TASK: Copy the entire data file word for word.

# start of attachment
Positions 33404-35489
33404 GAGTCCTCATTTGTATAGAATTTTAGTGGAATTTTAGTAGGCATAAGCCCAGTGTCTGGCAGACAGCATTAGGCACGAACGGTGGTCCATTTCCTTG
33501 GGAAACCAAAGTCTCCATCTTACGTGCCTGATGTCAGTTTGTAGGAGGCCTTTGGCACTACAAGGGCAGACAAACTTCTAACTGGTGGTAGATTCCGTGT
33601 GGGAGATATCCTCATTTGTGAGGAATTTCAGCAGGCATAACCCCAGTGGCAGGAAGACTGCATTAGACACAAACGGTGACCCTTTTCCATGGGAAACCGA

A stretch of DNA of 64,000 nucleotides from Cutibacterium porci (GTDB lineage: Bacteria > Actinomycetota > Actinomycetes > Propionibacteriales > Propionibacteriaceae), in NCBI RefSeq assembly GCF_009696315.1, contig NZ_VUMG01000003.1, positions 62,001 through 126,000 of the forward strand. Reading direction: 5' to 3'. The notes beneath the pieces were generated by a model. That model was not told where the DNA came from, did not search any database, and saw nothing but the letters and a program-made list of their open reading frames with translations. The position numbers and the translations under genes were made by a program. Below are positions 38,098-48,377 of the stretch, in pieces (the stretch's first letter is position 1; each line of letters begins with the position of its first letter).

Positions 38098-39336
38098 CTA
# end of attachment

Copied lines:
Positions 33404-35489
33404 GAGTCCTCATTTGTATAGAATTTTAGTGGAATTTTAGTAGGCATAAGCCCAGTGTCTGGCAGACAGCATTAGGCACGAACGGTGGTCCATTTCCTTG
33501 GGAAACCAAAGTCTCCATCTTACGTGCCTGATGTCAGTTTGTAGGAGGCCTTTGGCACTACAAGGGCAGACAAACTTCTAACTGGTGGTAGATTCCGTGT
33601 GGGAGATATCCTCATTTGTGAGGAATTTCAGCAGGCATAACCCCAGTGGCAGGAAGACTGCATTAGACACAAACGGTGACCCTTTTCCATGGGAAACCGA

A stretch of DNA of 64,000 nucleotides from Cutibacterium porci (GTDB lineage: Bacteria > Actinomycetota > Actinomycetes > Propionibacteriales > Propionibacteriaceae), in NCBI RefSeq assembly GCF_009696315.1, contig NZ_VUMG01000003.1, positions 62,001 through 126,000 of the forward strand. Reading direction: 5' to 3'. The notes beneath the pieces were generated by a model. That model was not told where the DNA came from, did not search any database, and saw nothing but the letters and a program-made list of their open reading frames with translations. The position numbers and the translations under genes were made by a program. Below are positions 38,098-48,377 of the stretch, in pieces (the stretch's first letter is position 1; each line of letters begins with the position of its first letter).

Positions 38098-39336
38098 CTA